the different intuitive pictures which we use to describe atomic systems, although fully adequate for given experiments, are nevertheless mutually exclusive. Thus, for instance, the Bohr atom can be described as a small-scale planetary system, having a central atomic nucleus about which the external electrons revolve. For other experiments, however, it might be more convenient to imagine that the atomic nucleus is surrounded by a system of stationary waves whose frequency is characteristic of the radiation emanating from the atom. Finally, we can consider the atom chemically. ... Each picture is legitimate when used in the right place, but the different pictures are contradictory and therefore we call them mutually complementary.15
And once again Bohr:
A complete elucidation of one and the same object may require diverse points of view which defy a unique description. Indeed, strictly speaking, the conscious analysis of any concept stands in a relation of exclusion to its immediate application.16
This foreshadowing of postmodernist epistemology is by no means coincidental. The profound connections between complementarity and deconstruction have recently been elucidated by Froula17 and Honner18, and, in great depth, by Plotnitsky.192021
A third aspect of quantum physics is discontinuity or rupture: as Bohr explained,
[the] essence [of the quantum theory] may be expressed in the so-called quantum postulate, which attributes to any atomic process an essential discontinuity, or rather individuality, completely foreign to the classical theories and symbolized by Planck's quantum of action.22
A half-century later, the expression ``quantum leap'' has so entered our everyday vocabulary that we are likely to use it without any consciousness of its origins in physical theory.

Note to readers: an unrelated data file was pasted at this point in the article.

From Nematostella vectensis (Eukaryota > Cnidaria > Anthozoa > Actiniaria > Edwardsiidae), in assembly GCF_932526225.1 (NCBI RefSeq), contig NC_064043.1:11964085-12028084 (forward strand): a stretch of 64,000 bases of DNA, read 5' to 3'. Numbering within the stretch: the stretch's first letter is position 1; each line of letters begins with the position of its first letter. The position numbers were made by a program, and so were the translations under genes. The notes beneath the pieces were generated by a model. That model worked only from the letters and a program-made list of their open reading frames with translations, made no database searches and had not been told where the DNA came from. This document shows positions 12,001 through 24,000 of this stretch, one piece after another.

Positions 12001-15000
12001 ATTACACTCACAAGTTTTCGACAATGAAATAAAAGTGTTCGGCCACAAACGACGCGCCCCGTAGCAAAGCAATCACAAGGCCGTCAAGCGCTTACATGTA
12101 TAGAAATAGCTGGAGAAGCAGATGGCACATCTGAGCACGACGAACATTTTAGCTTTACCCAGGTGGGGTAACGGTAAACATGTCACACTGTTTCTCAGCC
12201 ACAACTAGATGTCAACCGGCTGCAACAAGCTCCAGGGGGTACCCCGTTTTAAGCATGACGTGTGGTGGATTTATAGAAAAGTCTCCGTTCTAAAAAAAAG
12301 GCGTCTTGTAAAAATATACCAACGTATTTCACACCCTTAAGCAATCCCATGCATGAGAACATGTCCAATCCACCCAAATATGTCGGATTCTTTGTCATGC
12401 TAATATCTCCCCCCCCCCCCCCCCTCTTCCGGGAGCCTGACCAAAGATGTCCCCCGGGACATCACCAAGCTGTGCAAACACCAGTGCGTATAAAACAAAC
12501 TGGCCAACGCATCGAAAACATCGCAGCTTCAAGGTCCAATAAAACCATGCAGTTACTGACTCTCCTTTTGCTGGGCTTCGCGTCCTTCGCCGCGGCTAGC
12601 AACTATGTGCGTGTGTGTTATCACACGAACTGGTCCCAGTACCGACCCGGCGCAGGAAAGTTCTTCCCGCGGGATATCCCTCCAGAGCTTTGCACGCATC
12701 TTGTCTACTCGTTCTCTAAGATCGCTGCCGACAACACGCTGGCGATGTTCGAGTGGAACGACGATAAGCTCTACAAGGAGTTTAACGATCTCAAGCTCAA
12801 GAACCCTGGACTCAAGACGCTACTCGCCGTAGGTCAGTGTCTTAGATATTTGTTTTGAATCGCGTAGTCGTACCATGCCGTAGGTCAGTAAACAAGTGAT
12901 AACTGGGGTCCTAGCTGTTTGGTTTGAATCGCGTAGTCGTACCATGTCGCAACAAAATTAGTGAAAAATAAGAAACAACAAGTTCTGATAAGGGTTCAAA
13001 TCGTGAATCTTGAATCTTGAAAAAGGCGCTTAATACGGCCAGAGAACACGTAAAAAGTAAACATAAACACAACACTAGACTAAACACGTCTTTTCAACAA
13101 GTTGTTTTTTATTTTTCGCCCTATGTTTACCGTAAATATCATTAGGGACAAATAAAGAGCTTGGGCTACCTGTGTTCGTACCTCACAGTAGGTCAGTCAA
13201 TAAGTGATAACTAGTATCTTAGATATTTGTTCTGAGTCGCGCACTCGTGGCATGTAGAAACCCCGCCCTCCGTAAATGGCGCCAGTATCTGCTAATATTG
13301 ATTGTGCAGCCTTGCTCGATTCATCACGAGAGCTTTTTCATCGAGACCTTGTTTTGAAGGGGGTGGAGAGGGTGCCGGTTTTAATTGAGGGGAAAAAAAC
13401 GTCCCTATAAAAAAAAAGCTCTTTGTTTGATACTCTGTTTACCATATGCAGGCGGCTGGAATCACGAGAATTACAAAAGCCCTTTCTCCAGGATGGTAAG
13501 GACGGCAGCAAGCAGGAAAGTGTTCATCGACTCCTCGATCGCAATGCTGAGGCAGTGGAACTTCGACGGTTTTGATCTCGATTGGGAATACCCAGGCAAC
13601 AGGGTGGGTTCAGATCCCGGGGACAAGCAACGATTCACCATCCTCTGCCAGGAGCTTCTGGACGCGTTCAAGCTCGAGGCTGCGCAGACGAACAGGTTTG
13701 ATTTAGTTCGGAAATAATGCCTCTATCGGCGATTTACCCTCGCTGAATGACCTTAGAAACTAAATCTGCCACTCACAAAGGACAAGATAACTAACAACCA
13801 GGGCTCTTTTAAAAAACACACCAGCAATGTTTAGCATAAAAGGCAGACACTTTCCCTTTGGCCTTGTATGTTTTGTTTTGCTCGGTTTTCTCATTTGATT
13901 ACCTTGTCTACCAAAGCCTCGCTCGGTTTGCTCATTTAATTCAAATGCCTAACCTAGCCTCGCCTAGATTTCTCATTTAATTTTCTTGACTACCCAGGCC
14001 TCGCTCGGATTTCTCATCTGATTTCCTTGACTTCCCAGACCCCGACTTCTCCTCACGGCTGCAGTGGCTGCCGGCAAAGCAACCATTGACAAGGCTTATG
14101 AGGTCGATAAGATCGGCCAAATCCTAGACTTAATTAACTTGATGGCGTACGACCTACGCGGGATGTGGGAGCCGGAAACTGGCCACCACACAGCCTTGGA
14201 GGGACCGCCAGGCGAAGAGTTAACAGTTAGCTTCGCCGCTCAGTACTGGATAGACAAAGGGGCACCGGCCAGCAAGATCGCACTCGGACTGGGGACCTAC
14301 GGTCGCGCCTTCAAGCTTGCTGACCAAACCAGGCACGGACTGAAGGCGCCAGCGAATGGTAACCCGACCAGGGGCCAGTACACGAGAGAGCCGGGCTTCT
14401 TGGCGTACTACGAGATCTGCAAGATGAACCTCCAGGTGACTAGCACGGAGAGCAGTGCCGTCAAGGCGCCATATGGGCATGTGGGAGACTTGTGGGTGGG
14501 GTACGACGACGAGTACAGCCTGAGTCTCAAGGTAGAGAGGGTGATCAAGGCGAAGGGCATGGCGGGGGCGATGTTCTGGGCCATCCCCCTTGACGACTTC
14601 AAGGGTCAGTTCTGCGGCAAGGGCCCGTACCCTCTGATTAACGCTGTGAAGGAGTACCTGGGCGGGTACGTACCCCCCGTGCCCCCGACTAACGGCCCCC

Finally, Bell's theorem23 and its recent generalizations24 show that an act of observation here and now can affect not only the object being observed -- as Heisenberg told us -- but also an object arbitrarily far away (say, on Andromeda galaxy). This phenomenon -- which Einstein termed ``spooky'' -- imposes a radical reevaluation of the traditional mechanistic concepts of space, object and causality25, and suggests an alternative worldview in which the universe is characterized by interconnectedness and (w)holism: what physicist David Bohm has called ``implicate order''.26 New Age interpretations of these insights from quantum physics have often gone overboard in unwarranted speculation, but the general soundness of the argument is undeniable.27 In Bohr's words, ``Planck's discovery of the elementary quantum of action ... revealed a feature of wholeness inherent in atomic physics, going far beyond the ancient idea of the limited divisibility of matter.''28
Hermeneutics of Classical General Relativity
In the Newtonian mechanistic worldview, space and time are distinct and absolute.29 In Einstein's special theory of relativity (1905), the distinction between space and time dissolves: there is only a new unity, four-dimensional space-time, and the observer's perception of ``space'' and ``time'' depends on her state of motion.30 In Hermann Minkowski's famous words (1908):
Henceforth space by itself, and time by itself, are doomed to fade away into mere shadows, and only a kind of union of the two will preserve an independent reality.31
Nevertheless, the underlying geometry of Minkowskian space-time remains absolute.32